Picking up the receiver of his office phone, Brian called the McGill number.  When the answering machine beeped, he hesitated for a moment.  The man might be at dialysis, and if he didn’t leave a message, it might mean days or weeks of delay before he could catch the McGills at home.  But recorded messages could be preserved and played again later in a court case.  A second beep signaled that his time was up.  “Bleeping machines!”  He hung up and ran a hand through his hair.  Drumming his fingers on the desk, he had an internal debate on the advantages and disadvantages of leaving a message.  Finally, he decided to take the chance, and re-dialed the McGill number.  This time, he was prepared for the beep.  “This is Dr. Belden.  I received your letter.  Please call my office for a consultation appointment.”  He gave the number and ended the call.  The minimal details were innocuous enough that he believed the risk was negated.

A week later, Roger McGill and his wife sat in his conference room.  “The transplant team said I have antibodies that make it hard to find a match for me.  I haven’t been able to use my time-share in the Keys for the past year, because the place is so far from the dialysis center I don’t have any time to spend at the beach.”  Roger’s skin had a waxy pallor, although the pouches under his eyes were purplish.  Brian noted the slight tremor of the man’s hand as he absent-mindedly fingered the area on his forearm that looked like a swollen, raised vein.  “Then I got an infection six months ago and had to have a new dialysis access created.  I’m sick of it and sick of the burden to my family.”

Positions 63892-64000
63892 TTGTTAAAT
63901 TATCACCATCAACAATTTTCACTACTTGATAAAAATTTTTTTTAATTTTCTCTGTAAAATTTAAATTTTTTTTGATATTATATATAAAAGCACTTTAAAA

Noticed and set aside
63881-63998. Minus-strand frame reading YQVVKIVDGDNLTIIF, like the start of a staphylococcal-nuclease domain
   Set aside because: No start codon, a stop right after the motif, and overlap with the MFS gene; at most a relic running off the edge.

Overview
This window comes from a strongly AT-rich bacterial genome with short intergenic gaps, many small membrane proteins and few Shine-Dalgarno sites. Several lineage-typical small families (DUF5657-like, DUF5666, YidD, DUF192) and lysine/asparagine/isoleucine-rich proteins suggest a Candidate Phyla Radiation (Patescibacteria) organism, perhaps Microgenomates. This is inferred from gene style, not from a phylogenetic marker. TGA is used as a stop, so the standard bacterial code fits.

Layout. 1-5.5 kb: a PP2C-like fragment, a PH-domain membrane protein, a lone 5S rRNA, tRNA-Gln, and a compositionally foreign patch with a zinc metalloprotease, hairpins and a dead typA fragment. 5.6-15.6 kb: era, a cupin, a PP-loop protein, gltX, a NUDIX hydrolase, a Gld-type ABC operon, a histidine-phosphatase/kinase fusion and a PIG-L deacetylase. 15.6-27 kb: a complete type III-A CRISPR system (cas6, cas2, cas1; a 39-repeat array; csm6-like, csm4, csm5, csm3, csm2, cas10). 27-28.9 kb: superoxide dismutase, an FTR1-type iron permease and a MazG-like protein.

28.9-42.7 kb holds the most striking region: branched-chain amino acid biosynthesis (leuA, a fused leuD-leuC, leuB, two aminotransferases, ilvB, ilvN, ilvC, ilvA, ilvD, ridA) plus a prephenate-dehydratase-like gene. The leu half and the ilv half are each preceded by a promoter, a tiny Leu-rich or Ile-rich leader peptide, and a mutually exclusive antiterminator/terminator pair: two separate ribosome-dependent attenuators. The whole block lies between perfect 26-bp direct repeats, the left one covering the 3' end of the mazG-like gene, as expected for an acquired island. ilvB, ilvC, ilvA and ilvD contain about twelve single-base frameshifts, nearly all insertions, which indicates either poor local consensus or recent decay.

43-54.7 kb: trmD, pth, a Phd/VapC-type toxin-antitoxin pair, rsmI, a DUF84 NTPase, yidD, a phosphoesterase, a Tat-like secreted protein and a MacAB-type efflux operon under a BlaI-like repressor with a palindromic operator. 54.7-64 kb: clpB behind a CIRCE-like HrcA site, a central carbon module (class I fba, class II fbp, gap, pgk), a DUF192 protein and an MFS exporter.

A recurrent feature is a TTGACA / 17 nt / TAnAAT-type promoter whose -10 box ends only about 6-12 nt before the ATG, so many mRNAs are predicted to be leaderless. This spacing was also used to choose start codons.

“Roger!”  Betty McGill dabbed at her eyes with a crumpled tissue.  “You know I don’t mind.  I just want to help you stay active and as healthy as possible.”  Betty was a thin, wiry woman whose clothing was worn but spotlessly clean and pressed; her sparse hair stood out over her head in a short frizzy perm.

“That’s just it, Betty.”  Roger coughed and took a minute to catch his breath.  “You’ve done everything I could have asked, and you’re wearing yourself out for me, and nothing’s helping.  The transplant coordinators act like they don’t even want to hear from me.  I’m done with all that.  I’m ready to go and I want to choose the time and place, while I still can.”  He pursed his lips, controlling his breathing with obvious effort.

“I know we’ve talked about it,” Betty agreed with a sniffle.  She blew her nose on the abused tissue.  “I support your decision,” she said with a watery smile that wasn’t convincing enough to suit Brian.  He remained silent and allowed the silence to stretch out for thirty seconds as he studied the faces of the couple.

“There’s nothing I can do unless I know both of you are fully committed.” he finally said.  “Contact me when you’re both certain of your choice.”  He stood to signal the meeting was at an end, and walked around his desk to shake hands with Roger.  He suspected it wouldn’t be many days before he received a confirmatory call.

Brian was right.  Two days later, Betty McGill called him herself.  “Roger has convinced me your process is what he wants, what will make him happy.”  Her voice caught at the last word.  Brian thought she was finished, but with a little gasp of breath, she started again.  “The transplant coordinator told us again today that his chances of a good match were low due to his antibodies and recent infection.  He feels like he’ll never get the chance for a transplant.”